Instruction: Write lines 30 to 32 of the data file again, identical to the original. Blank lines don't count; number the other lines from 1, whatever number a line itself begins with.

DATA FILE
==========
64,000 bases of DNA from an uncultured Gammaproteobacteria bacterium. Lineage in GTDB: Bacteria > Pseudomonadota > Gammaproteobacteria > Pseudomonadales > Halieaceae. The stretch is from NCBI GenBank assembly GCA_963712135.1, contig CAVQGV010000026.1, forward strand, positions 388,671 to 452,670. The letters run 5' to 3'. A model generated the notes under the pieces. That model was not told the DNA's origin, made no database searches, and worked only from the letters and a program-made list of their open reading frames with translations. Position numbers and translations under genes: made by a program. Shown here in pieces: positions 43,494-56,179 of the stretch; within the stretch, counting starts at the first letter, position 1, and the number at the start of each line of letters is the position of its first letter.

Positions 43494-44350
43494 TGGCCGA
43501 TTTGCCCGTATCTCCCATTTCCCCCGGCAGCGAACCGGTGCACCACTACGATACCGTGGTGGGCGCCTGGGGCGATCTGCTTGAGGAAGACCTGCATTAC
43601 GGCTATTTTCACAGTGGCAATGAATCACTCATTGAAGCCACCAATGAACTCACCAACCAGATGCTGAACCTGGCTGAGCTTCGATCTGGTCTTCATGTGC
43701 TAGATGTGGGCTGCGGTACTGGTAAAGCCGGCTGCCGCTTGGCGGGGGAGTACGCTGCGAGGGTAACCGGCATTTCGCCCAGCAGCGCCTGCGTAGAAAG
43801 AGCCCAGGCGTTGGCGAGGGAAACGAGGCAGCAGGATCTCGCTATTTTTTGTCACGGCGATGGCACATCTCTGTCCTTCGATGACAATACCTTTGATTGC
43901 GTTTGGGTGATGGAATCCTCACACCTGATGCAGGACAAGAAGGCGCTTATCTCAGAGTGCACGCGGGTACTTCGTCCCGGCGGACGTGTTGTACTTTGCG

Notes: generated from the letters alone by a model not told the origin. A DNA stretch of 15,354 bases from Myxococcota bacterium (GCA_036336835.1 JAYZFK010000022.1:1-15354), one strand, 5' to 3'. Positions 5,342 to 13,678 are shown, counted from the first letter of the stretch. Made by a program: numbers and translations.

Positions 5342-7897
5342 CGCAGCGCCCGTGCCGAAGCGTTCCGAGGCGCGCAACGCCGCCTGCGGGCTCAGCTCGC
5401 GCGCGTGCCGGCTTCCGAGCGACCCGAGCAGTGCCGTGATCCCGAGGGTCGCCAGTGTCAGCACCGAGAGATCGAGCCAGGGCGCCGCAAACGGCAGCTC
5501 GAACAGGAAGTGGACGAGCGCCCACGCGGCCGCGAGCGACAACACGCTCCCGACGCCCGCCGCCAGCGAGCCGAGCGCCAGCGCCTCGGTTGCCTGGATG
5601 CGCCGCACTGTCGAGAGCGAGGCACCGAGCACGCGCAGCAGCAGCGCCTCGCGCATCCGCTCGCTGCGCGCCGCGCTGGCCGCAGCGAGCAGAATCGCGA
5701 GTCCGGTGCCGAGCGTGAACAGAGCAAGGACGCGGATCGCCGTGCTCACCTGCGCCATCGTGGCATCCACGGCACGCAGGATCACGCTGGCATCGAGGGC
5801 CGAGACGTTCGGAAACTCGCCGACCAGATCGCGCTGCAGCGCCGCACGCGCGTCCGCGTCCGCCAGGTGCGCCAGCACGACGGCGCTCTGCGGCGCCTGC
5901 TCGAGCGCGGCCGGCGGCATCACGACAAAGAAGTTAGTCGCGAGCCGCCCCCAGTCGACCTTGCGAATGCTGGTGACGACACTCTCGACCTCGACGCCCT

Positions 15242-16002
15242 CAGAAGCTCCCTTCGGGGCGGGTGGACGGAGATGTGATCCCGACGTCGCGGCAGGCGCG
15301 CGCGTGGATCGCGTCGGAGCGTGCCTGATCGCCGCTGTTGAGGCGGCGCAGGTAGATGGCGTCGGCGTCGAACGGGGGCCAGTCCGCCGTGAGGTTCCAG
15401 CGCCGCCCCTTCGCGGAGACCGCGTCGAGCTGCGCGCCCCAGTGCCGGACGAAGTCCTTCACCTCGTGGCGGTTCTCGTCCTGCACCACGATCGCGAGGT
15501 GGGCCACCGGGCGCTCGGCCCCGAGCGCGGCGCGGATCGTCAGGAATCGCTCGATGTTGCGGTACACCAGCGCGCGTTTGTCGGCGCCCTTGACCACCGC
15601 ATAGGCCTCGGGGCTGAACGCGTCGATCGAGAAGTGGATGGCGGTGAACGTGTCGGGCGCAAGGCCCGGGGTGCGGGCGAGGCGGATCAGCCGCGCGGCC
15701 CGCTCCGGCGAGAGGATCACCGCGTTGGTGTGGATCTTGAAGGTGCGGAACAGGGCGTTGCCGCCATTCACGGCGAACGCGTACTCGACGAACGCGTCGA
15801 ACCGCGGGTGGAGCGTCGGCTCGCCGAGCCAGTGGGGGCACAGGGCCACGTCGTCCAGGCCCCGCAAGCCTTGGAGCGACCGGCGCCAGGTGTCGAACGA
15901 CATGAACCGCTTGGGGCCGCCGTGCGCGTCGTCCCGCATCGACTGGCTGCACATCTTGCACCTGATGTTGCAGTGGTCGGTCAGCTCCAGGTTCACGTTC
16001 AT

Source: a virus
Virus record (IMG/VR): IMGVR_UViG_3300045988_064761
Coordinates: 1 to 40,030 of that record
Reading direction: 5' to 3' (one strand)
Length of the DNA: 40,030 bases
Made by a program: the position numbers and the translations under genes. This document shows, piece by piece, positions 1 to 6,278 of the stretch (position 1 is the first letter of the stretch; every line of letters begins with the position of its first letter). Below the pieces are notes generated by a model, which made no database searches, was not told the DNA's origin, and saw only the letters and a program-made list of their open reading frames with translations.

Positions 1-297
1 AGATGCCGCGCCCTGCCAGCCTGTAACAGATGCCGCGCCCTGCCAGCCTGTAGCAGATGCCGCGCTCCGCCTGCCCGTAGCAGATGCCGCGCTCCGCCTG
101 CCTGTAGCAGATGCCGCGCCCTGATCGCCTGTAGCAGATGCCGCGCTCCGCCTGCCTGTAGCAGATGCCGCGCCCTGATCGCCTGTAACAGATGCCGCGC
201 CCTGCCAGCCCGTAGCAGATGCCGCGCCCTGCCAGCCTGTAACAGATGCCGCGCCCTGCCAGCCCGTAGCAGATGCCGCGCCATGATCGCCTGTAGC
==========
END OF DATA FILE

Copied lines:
Coordinates: 1 to 40,030 of that record
Reading direction: 5' to 3' (one strand)
Length of the DNA: 40,030 bases